Operators have long dismissed political betting as at most a PR loss-leader – but is the calculus changing? iGB spoke to Smarkets head of political markets Matthew Shaddick to hear about the shifting landscape.
When political betting goes wrong, it really goes wrong. In the 2020 US presidential election, with conspiracies spreading from the White House to the message board, protests began assembling outside state houses and ballot-counting venues throughout the critical states of Pennsylvania, Michigan and Wisconsin, where the race was agonisingly close. It was the first stirrings of what was to become the so-called “Stop the Steal” movement – the last-ditch organisational effort to save the Trump presidency.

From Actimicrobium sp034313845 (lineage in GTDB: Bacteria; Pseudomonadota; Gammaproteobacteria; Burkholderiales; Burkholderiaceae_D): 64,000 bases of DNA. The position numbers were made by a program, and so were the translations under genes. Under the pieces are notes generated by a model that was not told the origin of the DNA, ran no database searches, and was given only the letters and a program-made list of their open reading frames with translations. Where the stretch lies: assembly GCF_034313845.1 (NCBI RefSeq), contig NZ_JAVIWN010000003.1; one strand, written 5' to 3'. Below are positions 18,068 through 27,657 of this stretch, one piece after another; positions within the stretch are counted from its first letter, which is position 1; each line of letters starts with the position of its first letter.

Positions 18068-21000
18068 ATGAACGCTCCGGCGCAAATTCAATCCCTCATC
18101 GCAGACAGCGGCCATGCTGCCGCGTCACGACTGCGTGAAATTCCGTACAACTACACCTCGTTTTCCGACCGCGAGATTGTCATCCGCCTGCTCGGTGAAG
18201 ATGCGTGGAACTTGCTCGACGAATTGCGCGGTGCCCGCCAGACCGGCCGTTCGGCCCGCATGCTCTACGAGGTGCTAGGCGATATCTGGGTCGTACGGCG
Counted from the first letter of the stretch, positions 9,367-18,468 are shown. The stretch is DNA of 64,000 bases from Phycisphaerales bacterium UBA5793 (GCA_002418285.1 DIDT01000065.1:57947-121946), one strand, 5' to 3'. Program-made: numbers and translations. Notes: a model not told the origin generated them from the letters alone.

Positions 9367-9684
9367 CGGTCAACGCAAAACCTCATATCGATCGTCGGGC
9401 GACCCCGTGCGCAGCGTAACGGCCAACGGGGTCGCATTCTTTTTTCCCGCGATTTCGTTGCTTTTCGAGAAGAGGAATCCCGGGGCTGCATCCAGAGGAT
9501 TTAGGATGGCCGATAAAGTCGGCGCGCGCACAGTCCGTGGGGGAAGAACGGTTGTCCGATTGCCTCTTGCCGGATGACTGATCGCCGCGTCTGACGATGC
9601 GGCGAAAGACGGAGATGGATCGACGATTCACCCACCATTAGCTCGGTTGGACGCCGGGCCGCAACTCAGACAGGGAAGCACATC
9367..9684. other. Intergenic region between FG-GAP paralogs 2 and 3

It was also the beginning of what is often known as the “shenanigans” – the weaponisation of an array of legal and legislative tools to muddy the water and frustrate democratic majorities; a catalogue of failed dirty tricks that culminated with the insurrection at the United St..